What attracted you to Polis Books?
 
Jason Pinter, Jason Pinter, Jason Pinter.  He’s so smart and when he explained to me his Polis business plan, I was totally on board.  The man knows what he is doing, and has a long term plan for success.  Every time I asked him a question, the answer he gave made me happy.  So glad to see him and the company doing well and creating a ton of buzz.
NOT EVEN PAST is available now from Polis Books.

Witness to Death By David White

Dave White returns with a tale of jilted love that leads straight into the middle of a terrorist plot. John Brighton is distraught. He just broke up with his girlfriend, Ashley. In a mad effort to win back his ex-girlfriend Michelle, he follows her boyfriend Frank to catch him cheating. He should have just went to a bar and cried in his beer. In following Frank, he ends up in a gunfight, suspected of killing several people in the process, and becomes a fugitive.

Part of the problem is Frank. He’s not Frank. He’s Peter Callahan, a Homeland Security agent trying desperately to crack a terrorist plot engineered not by al Qaeda but an arms dealer looking for a boost in business.

White’s first novel, When One Man Dies, held a lot of promise that was fulfilled with the excellent follow-up, The Evil That Men Do. However, White has amped up his game with Witness to Death, stripping the prose bare and upping the stakes with each chapter.

Ebookery: Dave White

Dave White, Derringer winner and Shamus nominee, debuted as a novel a few years ago with When One Man Dies. He followed it up with the excellent effort, The Evil That Man Do. Dave’s now dipped his toe into the epub waters with a domestic spy thriller, A Witness to Death. Dave took a few minutes to talk ebooks and where he wants to go from here.

You released your latest novel, Witness to Death, as an independent ebook.  What was behind that decision?

Basically, it was about finding a new audience.  My contract with Three Rivers had expired, and the book was done.  I’d read Anthony Neil Smith’s CHOKE ON YOUR LIES and was blown away by how good it was.  It showed me that an ebook could be successful and not the just stereotypical mess of typos that you hear about earlier self-published books.  My agent is a big believer in e-books, so that helped, but more on that later.

Tell us a little about the novel itself.

John Brighton follows his ex-girlfriend’s new man convinced he’s cheating on her.  However, the truth is even uglier.  Turns out the guy is a spy.  Soon John is pulled into a world of Homeland Security, terrorists and the mafia.  Not to mention a ruthless assassin is on his trail.  Lots of torture, explosions, and shootouts.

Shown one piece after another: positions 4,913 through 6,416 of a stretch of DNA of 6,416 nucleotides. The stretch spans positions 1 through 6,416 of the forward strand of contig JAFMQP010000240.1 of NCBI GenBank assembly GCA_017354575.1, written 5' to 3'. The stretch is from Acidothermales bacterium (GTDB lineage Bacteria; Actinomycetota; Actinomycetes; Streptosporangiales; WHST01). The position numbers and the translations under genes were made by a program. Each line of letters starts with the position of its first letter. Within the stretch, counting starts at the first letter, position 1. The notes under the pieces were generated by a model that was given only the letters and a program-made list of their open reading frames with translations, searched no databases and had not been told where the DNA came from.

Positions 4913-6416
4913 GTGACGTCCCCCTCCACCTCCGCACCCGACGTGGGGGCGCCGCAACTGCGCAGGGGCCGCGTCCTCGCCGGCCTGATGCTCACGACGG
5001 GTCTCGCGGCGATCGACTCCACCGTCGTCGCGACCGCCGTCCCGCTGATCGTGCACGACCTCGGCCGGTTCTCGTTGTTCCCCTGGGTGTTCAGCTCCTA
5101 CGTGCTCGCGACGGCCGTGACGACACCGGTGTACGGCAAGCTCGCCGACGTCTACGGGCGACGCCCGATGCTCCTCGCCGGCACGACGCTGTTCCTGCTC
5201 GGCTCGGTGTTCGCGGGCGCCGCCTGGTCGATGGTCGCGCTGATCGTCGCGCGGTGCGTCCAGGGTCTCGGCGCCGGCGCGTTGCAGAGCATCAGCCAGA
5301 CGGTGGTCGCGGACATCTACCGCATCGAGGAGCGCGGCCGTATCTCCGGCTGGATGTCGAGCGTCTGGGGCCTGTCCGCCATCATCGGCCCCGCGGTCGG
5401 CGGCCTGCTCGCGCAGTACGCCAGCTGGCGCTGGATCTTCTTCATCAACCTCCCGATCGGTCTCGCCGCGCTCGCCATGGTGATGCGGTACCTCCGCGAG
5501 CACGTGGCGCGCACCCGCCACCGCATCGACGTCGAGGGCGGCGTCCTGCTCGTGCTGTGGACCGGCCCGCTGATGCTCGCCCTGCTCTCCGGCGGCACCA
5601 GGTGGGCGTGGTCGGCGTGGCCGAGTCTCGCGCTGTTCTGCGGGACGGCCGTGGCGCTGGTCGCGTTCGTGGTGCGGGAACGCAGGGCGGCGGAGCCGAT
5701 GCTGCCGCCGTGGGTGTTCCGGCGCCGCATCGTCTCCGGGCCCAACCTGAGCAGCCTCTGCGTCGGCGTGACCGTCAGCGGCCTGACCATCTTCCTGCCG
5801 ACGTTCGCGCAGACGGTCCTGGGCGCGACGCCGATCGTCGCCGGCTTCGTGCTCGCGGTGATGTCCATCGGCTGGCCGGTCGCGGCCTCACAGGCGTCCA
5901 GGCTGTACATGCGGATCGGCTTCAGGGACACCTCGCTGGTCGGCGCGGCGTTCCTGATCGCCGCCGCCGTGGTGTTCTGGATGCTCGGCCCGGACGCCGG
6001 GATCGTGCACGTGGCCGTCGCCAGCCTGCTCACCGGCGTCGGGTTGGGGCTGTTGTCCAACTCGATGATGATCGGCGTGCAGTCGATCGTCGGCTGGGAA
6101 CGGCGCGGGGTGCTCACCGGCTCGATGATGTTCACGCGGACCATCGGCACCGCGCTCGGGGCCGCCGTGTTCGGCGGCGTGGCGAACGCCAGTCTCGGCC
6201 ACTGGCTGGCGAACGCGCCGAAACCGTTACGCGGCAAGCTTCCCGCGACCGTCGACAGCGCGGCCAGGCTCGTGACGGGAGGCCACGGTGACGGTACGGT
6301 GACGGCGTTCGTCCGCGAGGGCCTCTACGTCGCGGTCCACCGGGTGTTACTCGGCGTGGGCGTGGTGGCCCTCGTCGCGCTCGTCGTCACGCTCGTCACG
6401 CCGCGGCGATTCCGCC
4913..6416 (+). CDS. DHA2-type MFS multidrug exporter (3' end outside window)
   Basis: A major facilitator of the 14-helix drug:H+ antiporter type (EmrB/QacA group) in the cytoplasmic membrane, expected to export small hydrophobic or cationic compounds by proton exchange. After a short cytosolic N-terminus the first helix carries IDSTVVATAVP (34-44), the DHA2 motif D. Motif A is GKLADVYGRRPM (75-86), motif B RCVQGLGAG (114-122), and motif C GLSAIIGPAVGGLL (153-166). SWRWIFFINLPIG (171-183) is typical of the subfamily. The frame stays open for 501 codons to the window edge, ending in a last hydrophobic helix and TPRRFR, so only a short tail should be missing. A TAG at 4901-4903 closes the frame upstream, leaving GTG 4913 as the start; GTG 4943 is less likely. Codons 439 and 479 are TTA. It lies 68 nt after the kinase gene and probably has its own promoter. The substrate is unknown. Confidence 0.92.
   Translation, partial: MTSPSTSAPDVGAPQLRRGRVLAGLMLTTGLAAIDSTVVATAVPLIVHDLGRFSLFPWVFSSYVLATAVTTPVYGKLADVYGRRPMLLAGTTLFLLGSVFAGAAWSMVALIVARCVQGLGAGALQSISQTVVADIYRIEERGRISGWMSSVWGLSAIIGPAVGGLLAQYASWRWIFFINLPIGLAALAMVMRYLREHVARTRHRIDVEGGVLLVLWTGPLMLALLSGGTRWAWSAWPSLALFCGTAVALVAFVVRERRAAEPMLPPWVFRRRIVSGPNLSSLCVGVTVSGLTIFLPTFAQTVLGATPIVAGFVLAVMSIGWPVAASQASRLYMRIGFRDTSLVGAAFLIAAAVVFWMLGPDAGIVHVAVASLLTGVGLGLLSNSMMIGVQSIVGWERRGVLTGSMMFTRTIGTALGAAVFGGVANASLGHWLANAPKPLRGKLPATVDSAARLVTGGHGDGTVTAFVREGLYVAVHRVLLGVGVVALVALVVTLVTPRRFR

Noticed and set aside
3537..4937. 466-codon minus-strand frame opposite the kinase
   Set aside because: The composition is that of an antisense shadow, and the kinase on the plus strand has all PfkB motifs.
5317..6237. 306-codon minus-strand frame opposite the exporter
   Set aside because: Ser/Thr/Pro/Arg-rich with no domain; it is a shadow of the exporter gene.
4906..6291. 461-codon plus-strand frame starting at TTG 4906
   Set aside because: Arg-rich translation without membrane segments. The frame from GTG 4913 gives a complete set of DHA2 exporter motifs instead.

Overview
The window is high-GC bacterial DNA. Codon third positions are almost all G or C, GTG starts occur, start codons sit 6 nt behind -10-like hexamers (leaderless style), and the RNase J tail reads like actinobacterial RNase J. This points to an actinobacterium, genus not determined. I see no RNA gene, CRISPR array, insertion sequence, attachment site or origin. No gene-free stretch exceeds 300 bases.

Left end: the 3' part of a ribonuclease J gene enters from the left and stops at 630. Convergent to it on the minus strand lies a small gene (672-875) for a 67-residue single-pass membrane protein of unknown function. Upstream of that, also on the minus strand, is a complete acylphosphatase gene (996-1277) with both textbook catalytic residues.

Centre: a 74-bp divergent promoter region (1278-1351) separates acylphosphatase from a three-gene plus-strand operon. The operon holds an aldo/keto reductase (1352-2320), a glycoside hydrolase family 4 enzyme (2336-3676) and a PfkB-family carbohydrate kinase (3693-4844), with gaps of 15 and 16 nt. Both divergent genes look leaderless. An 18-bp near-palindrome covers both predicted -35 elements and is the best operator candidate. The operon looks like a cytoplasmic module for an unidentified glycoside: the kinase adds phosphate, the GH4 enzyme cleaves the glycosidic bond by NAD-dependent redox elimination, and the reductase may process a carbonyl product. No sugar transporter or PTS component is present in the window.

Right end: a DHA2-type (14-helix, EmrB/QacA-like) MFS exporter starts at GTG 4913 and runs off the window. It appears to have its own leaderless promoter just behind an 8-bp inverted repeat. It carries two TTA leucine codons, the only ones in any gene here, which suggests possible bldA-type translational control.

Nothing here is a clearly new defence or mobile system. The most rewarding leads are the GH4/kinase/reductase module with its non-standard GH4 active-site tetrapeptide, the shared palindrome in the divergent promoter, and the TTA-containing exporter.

What challenges did you come up against in the process?

The toughest part was figuring out how to format the book and get a cover made.  I went back and forth with the people I hired for that part of the process several times to get it just right.  But I love the cover and Scott Neumyer did a fantastic job formatting.

You came down firmly in the 99-cent camp in the debate over pricing self-published ebooks.  What was your reasoning for that?

Simple, more readers.  99 cents makes the book an impulse buy, and people who’ve never heard of you (and there are plenty of those) are more willing to give the book a shot.  So far the novel’s gotten some great reviews and I’ve heard from a ton of people who say they don’t usually read thrillers, but at 99 cents they couldn’t pass it up.  That’s opened a whole new world of readers for me.  The book has been doing really well, and a lot of that has to do with the price point.

How supportive has your agent been?

Extremely supportive.  Actually, this started out as his idea.  I have a few emails that say he thought WITNESS would do really well as an e-book exclusive.  And he’s been right.  As often happens, I am really glad I listened to him.

How do you feel about this particular path now that you have a novel and a short story collection out there?

I really like it.  It feels like I have a lot more control of the process.  I can check sales numbers whenever I want.  I get final approval on the cover.  I decide how and where the book is promoted.  At the same time, I’d love to get another deal with a publisher at some point, but if that doesn’t work out, the ebook world is currently a nice alternative.